Searching over 5,500,000 cases.

Buy This Entire Record For $7.95

Official citation and/or docket number and footnotes (if any) for this case available with purchase.

Learn more about what you receive with purchase of this case.

Manuel Moses v. Laurence M. Savedoff

New York Supreme and/or Appellate Courts Appellate Division, First Department

June 7, 2012


Moses v Savedoff

Published by New York State Law Reporting Bureau pursuant to Judiciary Law § 431.

This opinion is uncorrected and subject to revision before publication in the Official Reports.

Decided on June 7, 2012

Mazzarelli, J.P., Friedman, Catterson, Renwick, DeGrasse, JJ.

Order, Supreme Court, New York County (Debra A. James, J.), entered September 3, 2010, which denied defendant's motion to dismiss the complaint or, in the alternative, for summary judgment dismissing the complaint, unanimously modified, on the law, to grant partial summary judgment to defendant to the extent of dismissing the complaint save for plaintiff's cause of action for quantum meruit, and otherwise affirmed, without costs.

The following facts are undisputed: In 2002, plaintiff, a newly admitted attorney, placed an advertisement in the New York Law Journal seeking a mentorship opportunity with an experienced solo practitioner in order to gain trial experience. Defendant responded to the advertisement and the parties met. Subsequently, plaintiff saw an advertisement in the Journal placed by a Bronx solo practitioner looking to refer cases out to other experienced attorneys. Defendant met with the Bronx practitioner and agreed to act as trial counsel for the Bronx attorney's clients with a 40% referral fee payable to the Bronx attorney. It is further undisputed that plaintiff referred at least two cases to defendant's law office, and that he conducted some depositions for cases on which defendant was working, and drafted some bills of particulars -- even though plaintiff had not litigated any personal injury cases prior to meeting defendant. Plaintiff received some payments from defendant which defendant characterized as mostly for per diem work. Eventually, however, according to plaintiff, the payments ceased.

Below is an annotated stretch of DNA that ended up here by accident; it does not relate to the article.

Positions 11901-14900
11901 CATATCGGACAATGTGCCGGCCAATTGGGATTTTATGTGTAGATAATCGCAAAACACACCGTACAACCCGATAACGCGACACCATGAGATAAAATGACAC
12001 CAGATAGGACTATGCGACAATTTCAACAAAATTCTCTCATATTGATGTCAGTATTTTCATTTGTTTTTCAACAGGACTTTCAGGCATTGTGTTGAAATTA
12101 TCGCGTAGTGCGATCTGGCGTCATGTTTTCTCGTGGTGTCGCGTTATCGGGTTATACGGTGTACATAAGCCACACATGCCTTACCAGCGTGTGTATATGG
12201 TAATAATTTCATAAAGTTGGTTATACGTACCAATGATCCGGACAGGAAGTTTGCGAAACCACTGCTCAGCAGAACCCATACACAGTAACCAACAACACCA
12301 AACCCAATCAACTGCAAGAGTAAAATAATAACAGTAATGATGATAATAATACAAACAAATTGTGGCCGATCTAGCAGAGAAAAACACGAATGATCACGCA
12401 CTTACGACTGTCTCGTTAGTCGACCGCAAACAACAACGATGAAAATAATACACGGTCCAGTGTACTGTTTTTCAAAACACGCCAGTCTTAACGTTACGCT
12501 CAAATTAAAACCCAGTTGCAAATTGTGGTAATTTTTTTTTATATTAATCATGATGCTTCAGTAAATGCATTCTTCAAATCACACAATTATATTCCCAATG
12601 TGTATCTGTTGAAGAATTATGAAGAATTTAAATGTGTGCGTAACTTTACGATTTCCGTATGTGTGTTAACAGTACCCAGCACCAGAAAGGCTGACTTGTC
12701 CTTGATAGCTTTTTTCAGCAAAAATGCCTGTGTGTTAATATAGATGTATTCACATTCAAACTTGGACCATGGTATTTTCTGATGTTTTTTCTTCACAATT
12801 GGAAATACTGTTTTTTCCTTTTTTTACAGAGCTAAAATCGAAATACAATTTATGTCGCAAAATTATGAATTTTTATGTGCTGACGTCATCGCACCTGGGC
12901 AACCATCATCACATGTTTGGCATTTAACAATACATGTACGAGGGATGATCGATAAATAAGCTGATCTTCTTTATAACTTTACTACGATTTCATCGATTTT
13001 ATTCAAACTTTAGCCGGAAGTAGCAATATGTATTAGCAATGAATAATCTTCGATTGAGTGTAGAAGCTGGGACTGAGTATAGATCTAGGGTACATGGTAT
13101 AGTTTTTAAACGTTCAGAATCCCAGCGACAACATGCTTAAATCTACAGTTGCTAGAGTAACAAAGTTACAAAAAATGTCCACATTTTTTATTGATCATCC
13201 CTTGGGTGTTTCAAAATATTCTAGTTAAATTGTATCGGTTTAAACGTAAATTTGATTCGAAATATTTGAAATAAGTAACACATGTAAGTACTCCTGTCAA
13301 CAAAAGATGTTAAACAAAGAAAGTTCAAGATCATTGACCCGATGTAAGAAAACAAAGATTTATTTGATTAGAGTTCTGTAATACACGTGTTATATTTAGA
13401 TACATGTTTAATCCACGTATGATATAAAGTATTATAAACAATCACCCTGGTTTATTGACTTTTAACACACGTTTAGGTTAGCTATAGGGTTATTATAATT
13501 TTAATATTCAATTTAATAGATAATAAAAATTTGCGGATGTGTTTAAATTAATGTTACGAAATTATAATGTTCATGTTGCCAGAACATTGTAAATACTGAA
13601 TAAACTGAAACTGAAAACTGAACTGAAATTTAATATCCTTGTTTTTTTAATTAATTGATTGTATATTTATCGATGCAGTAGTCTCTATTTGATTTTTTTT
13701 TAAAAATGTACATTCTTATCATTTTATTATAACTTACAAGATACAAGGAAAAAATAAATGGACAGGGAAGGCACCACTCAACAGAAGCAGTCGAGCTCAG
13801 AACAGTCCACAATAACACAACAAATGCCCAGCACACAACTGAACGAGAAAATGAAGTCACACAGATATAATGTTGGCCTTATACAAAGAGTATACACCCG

In August 2006, plaintiff filed a summons and complaint alleging 10 causes of action as follows: (1) breach of an oral partnership agreement; (2) breach of an oral agreement; (3) fraud; (4) an accounting; (5) unjust enrichment; (6) fraud in the inducement; (7) breach of fiduciary duty; (8) estoppel; (9) contract implied in the law based on past performance; and (10) quantum meruit.

Plaintiff alleged, inter alia, that defendant had proposed that they should work together as partners in a personal injury law practice with each having an equal share of the profits gained from the cases they worked on jointly. Plaintiff further alleged that between 2002 and 2005 he worked on more than 100 personal injury cases for defendant, expended approximately 500 hours in connection with these cases, and contributed $5,000 in capital to the partnership.

In September 2006, defendant served a pre-answer motion to dismiss pursuant to CPLR 3211(a)(1) and (4). Defendant argued that no sustainable cause of action exists because no partnership agreement, oral or written, existed between him and plaintiff; that defendant did not intend to enter into a partnership; and "there is no evidence whether in the form of sharing losses, tax returns, written agreement or actions demonstrating that the parties held themselves out as a partnership."